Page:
FARMINGDALE, N.Y. (AP) Phil Mickelson could not have asked for a better time celebrating his 39th birthday, even if his presents were a little more traditional than the head of a dinosaur or a meteorite.
Mickelson turned 39 on Tuesday, and he spent the first half of the day at home in Rancho Santa Fe, Calif.
Maybe the best present of all was eating breakfast - twice.
"We celebrated with the family. We all went to breakfast together at my favorite little breakfast joint," he said. "And my kids brought me breakfast in bed first. But then we decided to go out."
His wife, Amy, is awaiting surgery for breast cancer, perhaps limiting her creativity. In an interview this year with Golf Digest, Mickelson said she gave him the skeleton of a dinosaur head for his birthday last year. And at Christmas, she managed to find a meteorite from a crash in Argentina in the 1930s.
"Yeah, it was tough to top last year's dinosaur," he said.
She went more conventional for No. 39. Mickelson said among the gifts were sunglasses and a camera.
"I love it when she picks me out fashion stuff like sunglasses and such ... because my fashion sense isn't the best," he said.
The camera is capable of taking 30 frames each second, which Mickelson said he will use to film his swing on the practice range instead of having to bring out the heavy equipment.
O'HAIR ON CALL: Sean O'Hair is to tee off Thursday afternoon, but he has no idea how long his U.S. Open will last - or even if it gets started. His wife, Jackie, is expecting their third child any day.
She had back spasms Sunday, and O'Hair took her to the hospital near their home outside Philadelphia, believing she had gone into labor. It was a false alarm, so he left for Bethpage with great uncertainly.
"I'll deal with it as it comes," he said.
Will there be a pager in his bag, like Phil Mickelson at Pinehurst No. 2 in 1999? O'Hair shook his head.
"I'm not that dramatic," he said. "I'm not carrying a beeper."
The ideal scenario would be for her to go into labor sometime Wednesday, allowing him to get home for the birth and back to Bethpage in time for the start. But that didn't seem likely, and O'Hair said he would leave the U.S. Open when - of if - he got word.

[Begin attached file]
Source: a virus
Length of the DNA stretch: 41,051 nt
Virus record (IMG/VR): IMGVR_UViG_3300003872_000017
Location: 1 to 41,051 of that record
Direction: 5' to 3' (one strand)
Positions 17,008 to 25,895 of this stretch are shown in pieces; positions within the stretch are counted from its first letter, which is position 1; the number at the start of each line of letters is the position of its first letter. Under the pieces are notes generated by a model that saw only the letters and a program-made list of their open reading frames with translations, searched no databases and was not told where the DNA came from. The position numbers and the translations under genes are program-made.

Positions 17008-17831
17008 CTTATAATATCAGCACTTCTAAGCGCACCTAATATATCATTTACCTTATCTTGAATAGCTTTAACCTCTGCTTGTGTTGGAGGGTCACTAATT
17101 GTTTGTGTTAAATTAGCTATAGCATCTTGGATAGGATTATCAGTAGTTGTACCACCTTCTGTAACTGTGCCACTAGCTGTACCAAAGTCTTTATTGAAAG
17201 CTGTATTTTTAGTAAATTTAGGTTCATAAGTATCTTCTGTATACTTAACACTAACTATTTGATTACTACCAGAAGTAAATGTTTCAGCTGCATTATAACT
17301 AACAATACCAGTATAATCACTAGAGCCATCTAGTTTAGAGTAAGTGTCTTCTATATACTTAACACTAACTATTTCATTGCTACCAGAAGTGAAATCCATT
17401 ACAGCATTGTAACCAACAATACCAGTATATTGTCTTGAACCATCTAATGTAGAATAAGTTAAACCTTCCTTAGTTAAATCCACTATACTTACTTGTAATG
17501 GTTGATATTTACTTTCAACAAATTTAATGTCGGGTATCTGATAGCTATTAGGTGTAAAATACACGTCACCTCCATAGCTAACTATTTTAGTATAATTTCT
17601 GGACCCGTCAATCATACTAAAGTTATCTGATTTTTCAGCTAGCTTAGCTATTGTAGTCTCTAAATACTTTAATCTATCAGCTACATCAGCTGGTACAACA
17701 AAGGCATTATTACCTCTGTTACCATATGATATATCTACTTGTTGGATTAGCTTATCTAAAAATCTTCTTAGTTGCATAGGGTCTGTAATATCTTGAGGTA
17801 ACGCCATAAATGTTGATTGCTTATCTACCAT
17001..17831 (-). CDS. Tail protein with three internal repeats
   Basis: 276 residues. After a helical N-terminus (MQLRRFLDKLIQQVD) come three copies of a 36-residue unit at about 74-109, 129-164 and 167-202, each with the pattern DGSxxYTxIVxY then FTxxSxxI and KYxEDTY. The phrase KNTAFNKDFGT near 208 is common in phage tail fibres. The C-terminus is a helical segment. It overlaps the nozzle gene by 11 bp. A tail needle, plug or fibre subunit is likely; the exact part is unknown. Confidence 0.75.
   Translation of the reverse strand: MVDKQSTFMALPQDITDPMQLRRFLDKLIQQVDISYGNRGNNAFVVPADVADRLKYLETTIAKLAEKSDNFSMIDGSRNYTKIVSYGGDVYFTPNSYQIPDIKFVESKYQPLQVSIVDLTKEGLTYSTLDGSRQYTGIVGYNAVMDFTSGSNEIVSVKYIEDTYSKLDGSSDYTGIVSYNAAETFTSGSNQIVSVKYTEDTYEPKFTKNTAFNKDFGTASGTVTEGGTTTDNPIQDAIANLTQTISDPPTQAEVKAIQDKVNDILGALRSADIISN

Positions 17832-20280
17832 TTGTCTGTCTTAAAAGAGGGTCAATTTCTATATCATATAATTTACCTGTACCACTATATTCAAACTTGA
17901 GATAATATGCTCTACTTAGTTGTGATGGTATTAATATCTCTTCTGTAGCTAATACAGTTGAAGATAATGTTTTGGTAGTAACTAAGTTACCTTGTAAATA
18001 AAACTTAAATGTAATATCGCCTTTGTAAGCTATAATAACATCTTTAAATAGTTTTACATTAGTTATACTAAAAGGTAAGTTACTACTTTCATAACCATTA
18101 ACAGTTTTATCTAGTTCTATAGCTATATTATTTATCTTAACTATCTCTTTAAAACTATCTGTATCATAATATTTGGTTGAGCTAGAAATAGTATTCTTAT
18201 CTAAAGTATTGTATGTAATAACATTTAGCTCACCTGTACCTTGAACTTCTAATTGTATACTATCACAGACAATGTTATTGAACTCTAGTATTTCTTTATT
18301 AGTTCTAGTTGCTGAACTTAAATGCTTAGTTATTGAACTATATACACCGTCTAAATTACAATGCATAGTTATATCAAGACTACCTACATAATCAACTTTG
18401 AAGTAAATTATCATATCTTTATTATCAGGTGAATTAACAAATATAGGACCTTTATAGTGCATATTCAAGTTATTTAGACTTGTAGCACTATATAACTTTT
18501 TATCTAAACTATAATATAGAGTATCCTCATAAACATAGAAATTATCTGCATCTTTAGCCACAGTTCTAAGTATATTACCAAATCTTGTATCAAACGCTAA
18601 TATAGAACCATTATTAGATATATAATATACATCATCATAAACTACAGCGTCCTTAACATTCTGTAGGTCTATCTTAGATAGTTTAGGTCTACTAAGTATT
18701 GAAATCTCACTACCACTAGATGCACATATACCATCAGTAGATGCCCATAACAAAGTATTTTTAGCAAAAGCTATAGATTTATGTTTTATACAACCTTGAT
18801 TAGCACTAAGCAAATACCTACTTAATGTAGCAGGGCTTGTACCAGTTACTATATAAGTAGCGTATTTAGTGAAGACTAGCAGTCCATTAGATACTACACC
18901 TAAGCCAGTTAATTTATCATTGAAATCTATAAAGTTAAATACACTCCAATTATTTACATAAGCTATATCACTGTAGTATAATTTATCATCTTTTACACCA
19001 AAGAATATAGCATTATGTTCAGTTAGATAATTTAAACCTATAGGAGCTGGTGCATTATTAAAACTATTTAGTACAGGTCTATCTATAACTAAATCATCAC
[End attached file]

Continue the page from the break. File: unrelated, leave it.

"I would love to be there, and I would love to play the U.S. Open," he said. "But sometimes, you can't have it both ways. But you get one chance to be there for the birth of your baby. And don't they have a U.S. Open next year?"
CAMPBELL'S RECOVERY: Chad Campbell was playing a bunker shot at the Colonial when he heard a "pop" in his left calf.
Suddenly, he had doubts about the rest of the year, much less the U.S. Open.
But he is healed in time for Bethpage Black, and feeling almost as good as new.
"I didn't have an MRI," he said. "But the doctor said it was a strain or a slight tear. It didn't swell, so that was a good thing."
ROMERO'S A GO: One of the perks of being the U.S. Senior Open champion is an invitation to the U.S. Open, a prize that not everyone feels they should accept. Bruce Fleischer earned a spot at Bethpage in 2002, took a look at the demanding course and decided he couldn't compete, so he dropped out.
Eduardo Romero has a decidedly different feeling.
The 54-year-old from Argentina will be the oldest man in the 156-player field Thursday, and last year's Senior Open champ says he's looking forward to one of the toughest layouts he's ever competed on.
"It's too tough," Romero said. "But I like playing it. I love it."
Romero said he played a practice round Tuesday from the farthest tips at Bethpage, hitting 3-wood and 2-iron into many of the par-4s, three of which are over 500 yards.
But if he hits the fairway, he figures he'll be able to get around as well as anyone.
"I'm still hitting it straight and hit it good," Romero said. "Good confidence, very relaxing. And I'm very happy with the golf course. It's tough. Very tough."
IMMELMAN UPDATE: Former Masters champion Trevor Immelman had to withdraw Sunday because of tendinitis in his left wrist, and tests have revealed two small tears and some bone damage.
He had a CT scan earlier Wednesday and is awaiting results.
"You obviously hate to miss any time due to injury, but it is a huge disappointment to not be ready to go for a major," Immelman posted on his Facebook account. "As badly as I want to be there, I am following my doctor's advice so that it will help me get back out on the golf course as soon as I can, but most importantly, getting back out there healthy."
WOOD'S LOFTY WOOD: Tiger Woods is using a driver with a loft of 10.5 degrees.
"As we all know, loft is your friend," Woods said. "And the reason why you hit a 3-wood straighter is obviously because it's got more loft. That helps. My release has changed over the years and I just need a little bit more loft now."
When he joined the tour, he used a driver with 6.5 degrees of loft.
"I hate to see when I get to 40, how that's going to be, have to get a 46-inch driver and 15-degree lofted driver," he said. "But it is what it is. Technology has changed, the ball doesn't spin as much as it used to. You have to have more loft than you used to."
DIVOTS: The USGA made it official Wednesday by announcing that Oakmont, reputed to be the toughest golf course in America, will host the U.S. Open in 2016. It will be a record ninth-time for Oakmont to host the U.S. Open, and the first time since 1962 that it only had to wait nine years for another one. ... Bandon Dunes in Oregon will host the U.S. Amateur Public Links and the U.S. Women's Amateur Public Links the same week in July 2011. Officials have not decided which of the courses will host the men. ... The USGA Museum and Arnold Palmer Center for Golf History has launched the "Tiger Woods Championship Scrapbook," an online exhibit that shows each of Woods' nine USGA titles - three each at the U.S. Open, U.S. Amateur and U.S. Junior Amateur.
AP Sports Writers Tim Reynolds and John Nicholson contributed to this report.